This historical market takes its name from the 16th-century orphanage that used to occupy the site; the red of the children’s clothes indicated that they had been donated by Christian charities. Although the orphanage closed before the revolution, the imposing wooden edifice remained, and was reopened as a deluxe food market in 2000 after extensive campaigning from locals. Now something of a touristic hotspot, the market is equipped to fill the emptiest of stomachs with its impressive range of Italian, Lebanese, African, Japanese and other stalls.

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3rd arrondissement
59

Splurge at Lasserre

For an all out gastronomique treat in a dining institution that has fed the likes of Salvador Dali and Romy Schneider, head to Lasserre. It's set in a bistro built for the 1937 World Fair opposite the Grand Palais, and entering feels like you’re stepping into a very posh private home, with lush drapes, thick carpet and shining silverware throughout. Things can get a tad cheesy when the pianist starts to play, but all is forgotten when Lasserre’s nifty roof opens up, giving the impression that you’re eating al fresco.

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8th arrondissement
60

Dine on a secret supper

Go out to stay in, and discover Paris's food scene in unique ways – supper clubs are all the rage. Private locations, surprise menus and home-cooked food at these clubs attract gatherings of perfect strangers, who nonetheless know they have some important things in common – love of food, discovery and making friends. À table!

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61

Have a piggy late night snack at Au Pied de Cochon

Au Pied de Cochon is a Parisian institution, whose neon lights haven’t been switched off since 1947: it serves every part of the pig you can think of, around the clock. Favourite haunt of hungry late-night drinkers, there's something fortifying in the old-style brasserie décor as well as the hearty dishes. Here, you push a gilt pig’s foot to get to the toilets, and dunk a pink meringue piglet in your coffee – and eat stuffed trotters, head cassoulet, smoked belly, tail, ear and brawn... hardly a light supper, but a genuine thrill for fans of eating 'nose to tail'.

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4th arrondissement
62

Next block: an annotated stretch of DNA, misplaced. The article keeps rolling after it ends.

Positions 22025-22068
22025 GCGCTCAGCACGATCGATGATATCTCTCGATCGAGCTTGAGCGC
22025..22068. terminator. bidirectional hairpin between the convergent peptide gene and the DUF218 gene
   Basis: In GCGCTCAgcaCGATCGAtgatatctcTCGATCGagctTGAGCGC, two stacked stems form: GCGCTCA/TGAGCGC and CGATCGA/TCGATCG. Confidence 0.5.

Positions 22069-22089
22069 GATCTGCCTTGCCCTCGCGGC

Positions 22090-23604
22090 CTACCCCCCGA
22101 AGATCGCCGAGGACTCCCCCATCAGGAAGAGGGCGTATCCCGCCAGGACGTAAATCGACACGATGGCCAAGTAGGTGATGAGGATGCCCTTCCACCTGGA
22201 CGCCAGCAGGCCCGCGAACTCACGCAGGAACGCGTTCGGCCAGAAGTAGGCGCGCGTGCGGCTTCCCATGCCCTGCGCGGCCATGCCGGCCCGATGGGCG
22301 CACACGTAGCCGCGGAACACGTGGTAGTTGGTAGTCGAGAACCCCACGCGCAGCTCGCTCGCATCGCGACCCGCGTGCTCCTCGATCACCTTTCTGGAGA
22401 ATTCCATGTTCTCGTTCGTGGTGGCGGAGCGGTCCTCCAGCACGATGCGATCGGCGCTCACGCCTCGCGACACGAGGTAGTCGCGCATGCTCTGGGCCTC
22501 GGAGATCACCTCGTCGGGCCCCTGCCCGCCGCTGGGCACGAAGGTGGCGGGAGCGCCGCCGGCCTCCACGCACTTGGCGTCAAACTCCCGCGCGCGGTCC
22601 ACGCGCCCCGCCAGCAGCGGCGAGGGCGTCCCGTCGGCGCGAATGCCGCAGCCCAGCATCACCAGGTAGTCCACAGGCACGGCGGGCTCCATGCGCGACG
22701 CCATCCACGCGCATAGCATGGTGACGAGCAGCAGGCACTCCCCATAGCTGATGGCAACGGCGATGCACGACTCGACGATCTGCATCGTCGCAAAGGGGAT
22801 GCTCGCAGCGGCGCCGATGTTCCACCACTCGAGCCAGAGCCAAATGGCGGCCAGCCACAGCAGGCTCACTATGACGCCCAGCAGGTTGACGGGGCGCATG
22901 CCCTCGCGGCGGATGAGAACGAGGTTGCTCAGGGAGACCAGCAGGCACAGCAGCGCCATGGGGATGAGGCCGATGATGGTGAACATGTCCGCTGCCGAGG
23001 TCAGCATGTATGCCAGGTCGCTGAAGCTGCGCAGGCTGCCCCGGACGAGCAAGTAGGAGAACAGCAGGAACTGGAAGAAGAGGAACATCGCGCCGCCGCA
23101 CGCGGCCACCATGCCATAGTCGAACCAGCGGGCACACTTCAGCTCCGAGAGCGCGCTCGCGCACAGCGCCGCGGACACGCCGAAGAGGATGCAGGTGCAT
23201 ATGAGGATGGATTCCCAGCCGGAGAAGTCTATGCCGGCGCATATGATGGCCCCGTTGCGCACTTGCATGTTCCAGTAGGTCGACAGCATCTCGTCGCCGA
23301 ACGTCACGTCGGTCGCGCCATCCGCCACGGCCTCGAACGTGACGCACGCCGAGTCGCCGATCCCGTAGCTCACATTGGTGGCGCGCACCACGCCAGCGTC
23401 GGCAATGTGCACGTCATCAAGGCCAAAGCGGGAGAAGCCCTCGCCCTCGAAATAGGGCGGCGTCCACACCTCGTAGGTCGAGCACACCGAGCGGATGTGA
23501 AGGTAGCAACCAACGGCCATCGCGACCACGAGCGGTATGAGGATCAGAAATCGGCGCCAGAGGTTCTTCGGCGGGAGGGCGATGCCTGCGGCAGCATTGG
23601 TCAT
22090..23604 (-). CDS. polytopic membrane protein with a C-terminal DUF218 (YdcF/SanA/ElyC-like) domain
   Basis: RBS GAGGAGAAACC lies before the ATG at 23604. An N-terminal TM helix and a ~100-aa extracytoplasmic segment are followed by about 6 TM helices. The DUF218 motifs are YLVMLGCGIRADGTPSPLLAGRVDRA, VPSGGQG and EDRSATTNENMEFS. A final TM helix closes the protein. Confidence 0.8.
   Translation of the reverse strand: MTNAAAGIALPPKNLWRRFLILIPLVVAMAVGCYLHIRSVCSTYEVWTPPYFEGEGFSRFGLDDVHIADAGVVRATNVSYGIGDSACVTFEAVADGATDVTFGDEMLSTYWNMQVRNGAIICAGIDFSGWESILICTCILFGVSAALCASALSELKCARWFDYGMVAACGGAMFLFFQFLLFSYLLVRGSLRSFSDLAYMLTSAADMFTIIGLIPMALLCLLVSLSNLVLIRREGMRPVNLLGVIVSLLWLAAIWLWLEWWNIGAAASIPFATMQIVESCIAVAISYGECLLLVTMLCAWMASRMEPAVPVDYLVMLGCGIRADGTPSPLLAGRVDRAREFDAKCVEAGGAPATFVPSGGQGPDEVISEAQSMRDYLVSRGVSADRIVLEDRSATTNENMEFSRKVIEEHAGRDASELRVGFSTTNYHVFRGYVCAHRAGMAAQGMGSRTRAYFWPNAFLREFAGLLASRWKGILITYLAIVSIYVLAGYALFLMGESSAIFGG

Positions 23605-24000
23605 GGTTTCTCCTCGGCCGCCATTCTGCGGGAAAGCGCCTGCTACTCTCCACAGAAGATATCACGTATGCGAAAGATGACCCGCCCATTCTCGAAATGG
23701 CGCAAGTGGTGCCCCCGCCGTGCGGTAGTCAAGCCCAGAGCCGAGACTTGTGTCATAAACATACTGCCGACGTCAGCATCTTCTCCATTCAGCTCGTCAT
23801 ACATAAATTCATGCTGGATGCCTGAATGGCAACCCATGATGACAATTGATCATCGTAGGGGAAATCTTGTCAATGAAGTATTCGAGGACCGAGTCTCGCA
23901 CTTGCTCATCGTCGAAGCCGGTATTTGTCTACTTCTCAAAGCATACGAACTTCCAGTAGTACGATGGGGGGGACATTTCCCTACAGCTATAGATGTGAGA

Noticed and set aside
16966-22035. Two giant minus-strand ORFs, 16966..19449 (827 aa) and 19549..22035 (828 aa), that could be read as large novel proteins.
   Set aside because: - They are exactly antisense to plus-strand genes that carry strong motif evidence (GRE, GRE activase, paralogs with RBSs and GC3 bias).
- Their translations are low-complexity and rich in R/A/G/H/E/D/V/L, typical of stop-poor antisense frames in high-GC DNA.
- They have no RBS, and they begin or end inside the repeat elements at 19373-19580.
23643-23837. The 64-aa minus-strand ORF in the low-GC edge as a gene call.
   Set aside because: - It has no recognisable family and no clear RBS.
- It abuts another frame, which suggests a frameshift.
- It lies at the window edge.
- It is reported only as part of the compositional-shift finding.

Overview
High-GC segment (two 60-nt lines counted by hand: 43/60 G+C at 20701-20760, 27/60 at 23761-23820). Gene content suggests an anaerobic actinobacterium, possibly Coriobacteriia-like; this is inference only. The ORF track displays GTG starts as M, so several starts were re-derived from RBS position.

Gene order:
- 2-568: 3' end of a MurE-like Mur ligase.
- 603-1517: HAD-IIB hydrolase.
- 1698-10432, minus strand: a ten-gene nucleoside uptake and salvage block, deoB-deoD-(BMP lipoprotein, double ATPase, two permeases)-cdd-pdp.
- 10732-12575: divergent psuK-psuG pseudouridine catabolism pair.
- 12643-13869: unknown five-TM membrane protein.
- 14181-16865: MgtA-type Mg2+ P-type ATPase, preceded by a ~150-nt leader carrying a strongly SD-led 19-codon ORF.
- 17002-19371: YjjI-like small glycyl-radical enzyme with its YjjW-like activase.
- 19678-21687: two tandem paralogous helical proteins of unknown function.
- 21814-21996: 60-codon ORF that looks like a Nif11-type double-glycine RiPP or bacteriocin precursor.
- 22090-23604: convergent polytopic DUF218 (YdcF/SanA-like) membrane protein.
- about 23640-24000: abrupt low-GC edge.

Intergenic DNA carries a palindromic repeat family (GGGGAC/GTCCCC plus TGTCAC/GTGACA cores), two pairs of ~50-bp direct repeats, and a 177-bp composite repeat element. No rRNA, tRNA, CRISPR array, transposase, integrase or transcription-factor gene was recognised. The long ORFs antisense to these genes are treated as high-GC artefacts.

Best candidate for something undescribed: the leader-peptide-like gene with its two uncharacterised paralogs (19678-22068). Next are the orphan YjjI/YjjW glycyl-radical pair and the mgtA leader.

Get some cheese and tunes at Fromages et ramage

Charmingly cheeky cheesemongers Christian and Jean-Daniel are the most unconventional pair of shopkeepers you’re ever likely to meet. They set up their cheese shop to be able to listen to music of their choice all day while selling rounds to customers. The end result is a unique and intriguing business – and it’s doing well. Fromages et Ramage offers cheese in all shapes, sizes and intensities, plus rock music, books and more.

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18th arrondissement
63

Indulge a sweet tooth at Chocolaterie Alain Ducasse

In a former workshop, at the back of a courtyard, off a busy street near Bastille – lies multi-Michelin-starred chef Alain Ducasse's chocolate factory. Tantalising scents fill the air; roasting cocoa beans from top producers around the world. Everything about the chocolaterie returns to the roots of chocolate manufacture, employing ancient techniques and salvaged machinery rather than modern industrial methods. The result is exceptional: pralines, ganaches, truffles and more with exceptional flavours, different from any mass-produced chocolate.

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11th arrondissement
64

Treat yourself at the Merci used book café

Merci, Paris's concept shopping sensation, is housed in an elaborately reconfigured 19th-century fabric factory. Inside, three loft-like floors heave with furniture, jewellery, stationery, fashion, household products, childrenswear and a haberdashery. Tha adjoining canteen is excellent, but we love the literary café – the second hand books on the shelves are all for sale, profits to charity – it's perfect for a quality refuel and a spot of fancy people-watching.

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The Marais
65

Book ahead for Verjus

American team Braden Perkins and Laura Adrian started out in Paris running a well-regarded supper club, ‘Hidden Kitchen’, so it's little surprise that Verjus – opened in 2012 after rave reviews paved the way for a full-blown restaurant – hasn’t quite lost its word-of-mouth feel. A discreet corner in an achingly sophisticated neighbourhood, Verjus is much patronised by Brits and Americans, and the light, inventive, precise cooking has achieved recognition across Paris.